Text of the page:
Streptococcus equi (commonly referred to as Strangles) is an infectious upper respiratory disease that is highly transmittable in equine populations. Without proper biosecurity protocols, a single case can become a clinical shutdown. Fortunately, the disease itself is treatable and measures can be taken to prevent outbreaks. On August 30th, Dr. Nicola Pusterla (PhD, Diplomate ACVIM and AVDC-Equine) and Dr. Rob Keene (DVM) provided an overview on Strep. equi in the webinar “Streptococcus equi – What Your Clinic Needs to Know.” Topics of discussion included clinical presentation of the disease, proper sampling techniques, diagnostic procedures, and outbreak management, with real world examples to illustrate.
About Strep. equi
Clinical symptoms typically appear within the incubation period of 2-14 days. More generic symptoms include fever, lethargy, anorexia, and general symptoms of respiratory distress; however, the tell-tale signs of Strep. are bilateral nasal discharge and lymph node abscesses along the bottom of the jawline. With vaccination, these symptoms can be milder. According to Dr. Nicola Pusterla, somewhere between 10 and 20% of Strep. cases will develop life-threatening complications, but most symptoms of the disease are treatable and will not have long-term effects.
Sampling methods vary and have different pros and cons. According to Dr. Robert Keene, the appropriate method is dependent on the outcome desired. Because Strep. equi does not colonize in the upper respiratory tract, there is a period of non-shedding towards the beginning of the infection. This can give veterinarians time to isolate and prepare for a positive test, but false negatives are very likely during this period. In an outbreak, communal water sources can carry the disease and provide a large sampling area.
Dr. Keene recommends sampling the highest surface area available. If the patient has abscesses, an aspirate would be an appropriate sample, as high levels of bacteria would be present. A flocked nasal swab or nasopharyngeal swab/wash can allow for a very sensitive diagnostic test if cross-contamination is mitigated. If possible, a guttural pouch lavage wash is the most invasive measure but can provide the most accurate samples. Each veterinarian must weigh the practicality of the test versus the level of test sensitivity required. While testing abscesses may be the preferred method, not all horses will present with this symptom, and a wash may be too time-consuming for the answer required.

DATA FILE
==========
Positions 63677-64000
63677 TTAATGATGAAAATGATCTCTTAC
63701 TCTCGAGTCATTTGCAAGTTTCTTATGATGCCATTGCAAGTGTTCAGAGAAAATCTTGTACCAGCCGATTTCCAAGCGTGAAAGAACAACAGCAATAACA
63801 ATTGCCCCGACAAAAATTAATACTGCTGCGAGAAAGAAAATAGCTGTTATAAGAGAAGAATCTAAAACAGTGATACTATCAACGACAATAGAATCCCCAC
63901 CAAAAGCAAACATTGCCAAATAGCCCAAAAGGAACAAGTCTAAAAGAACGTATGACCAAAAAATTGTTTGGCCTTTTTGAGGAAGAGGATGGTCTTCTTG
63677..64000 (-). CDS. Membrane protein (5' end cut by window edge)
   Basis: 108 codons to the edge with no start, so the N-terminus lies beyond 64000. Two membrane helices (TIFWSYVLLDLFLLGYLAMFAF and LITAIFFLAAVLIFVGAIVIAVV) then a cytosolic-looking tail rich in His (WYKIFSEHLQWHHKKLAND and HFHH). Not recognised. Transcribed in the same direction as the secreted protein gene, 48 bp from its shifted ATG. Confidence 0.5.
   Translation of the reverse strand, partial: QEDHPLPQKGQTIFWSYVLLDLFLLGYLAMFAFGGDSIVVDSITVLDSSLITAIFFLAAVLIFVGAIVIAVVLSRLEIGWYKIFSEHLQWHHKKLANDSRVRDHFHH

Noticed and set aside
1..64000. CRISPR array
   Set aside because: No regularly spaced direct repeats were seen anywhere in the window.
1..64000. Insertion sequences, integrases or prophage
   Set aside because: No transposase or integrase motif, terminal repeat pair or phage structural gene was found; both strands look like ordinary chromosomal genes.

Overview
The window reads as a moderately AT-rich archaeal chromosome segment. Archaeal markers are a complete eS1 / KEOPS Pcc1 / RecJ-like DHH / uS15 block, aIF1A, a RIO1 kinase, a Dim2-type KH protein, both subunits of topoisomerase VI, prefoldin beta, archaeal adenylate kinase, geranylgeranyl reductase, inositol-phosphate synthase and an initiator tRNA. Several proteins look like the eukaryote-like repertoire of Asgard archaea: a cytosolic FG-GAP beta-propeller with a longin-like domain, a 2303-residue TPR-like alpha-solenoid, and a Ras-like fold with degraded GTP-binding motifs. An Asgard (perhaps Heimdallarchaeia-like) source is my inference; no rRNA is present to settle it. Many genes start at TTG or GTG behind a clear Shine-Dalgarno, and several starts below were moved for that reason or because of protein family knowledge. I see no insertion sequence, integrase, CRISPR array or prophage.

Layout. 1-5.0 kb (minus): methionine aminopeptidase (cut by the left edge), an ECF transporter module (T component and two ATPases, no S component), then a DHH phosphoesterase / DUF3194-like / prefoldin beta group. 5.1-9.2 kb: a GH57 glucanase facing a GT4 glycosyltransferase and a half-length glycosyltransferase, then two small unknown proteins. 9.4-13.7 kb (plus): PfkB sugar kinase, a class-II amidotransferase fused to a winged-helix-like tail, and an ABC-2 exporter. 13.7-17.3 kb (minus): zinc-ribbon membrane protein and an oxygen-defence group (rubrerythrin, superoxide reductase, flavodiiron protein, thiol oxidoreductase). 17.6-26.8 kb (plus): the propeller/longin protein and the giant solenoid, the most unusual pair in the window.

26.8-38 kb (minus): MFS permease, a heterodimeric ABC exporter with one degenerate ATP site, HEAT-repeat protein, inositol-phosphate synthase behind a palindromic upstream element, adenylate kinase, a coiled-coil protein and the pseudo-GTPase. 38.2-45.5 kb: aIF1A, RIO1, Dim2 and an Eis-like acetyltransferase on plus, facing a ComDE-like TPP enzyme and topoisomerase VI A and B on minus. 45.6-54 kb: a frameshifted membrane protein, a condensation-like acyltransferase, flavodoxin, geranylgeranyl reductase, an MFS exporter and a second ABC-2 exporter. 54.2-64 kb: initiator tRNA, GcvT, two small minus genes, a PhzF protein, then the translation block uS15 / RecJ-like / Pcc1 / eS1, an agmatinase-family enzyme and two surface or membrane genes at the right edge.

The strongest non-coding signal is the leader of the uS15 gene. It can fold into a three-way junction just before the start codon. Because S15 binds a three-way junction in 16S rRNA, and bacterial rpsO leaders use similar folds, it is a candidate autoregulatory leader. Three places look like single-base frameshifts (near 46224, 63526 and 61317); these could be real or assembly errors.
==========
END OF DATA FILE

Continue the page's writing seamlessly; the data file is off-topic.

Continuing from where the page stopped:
While cultured samples from draining abscesses have been considered the gold standard, they are slow due to the required incubation period and are not the most sensitive. qPCR tests allow for quick turnaround times with high sensitivity and specificity during all stages of the infection, but do not differentiate live bacteria from dead. With the simplicity of the nasal swab, many veterinarians are turning to qPCR for their results.
By quickly identifying active infections and separating these horses from the others, outbreaks can be contained or even prevented. When managing outbreaks of Strep. equi, it is important to keep in mind the goals of outbreak mitigation:
1) Preventing the spread of the infection directly between infected and non-infected patients.
2) Preventing cross infection from infected patients to non-infected areas of the premises.
Through proper containment, clinical shutdowns can be averted. Your patients deserve the best care, and practicing strong biosecurity measures can protect them.
Watch the full webinar here: Streptococcus equi - What Your Clinic Needs to Know
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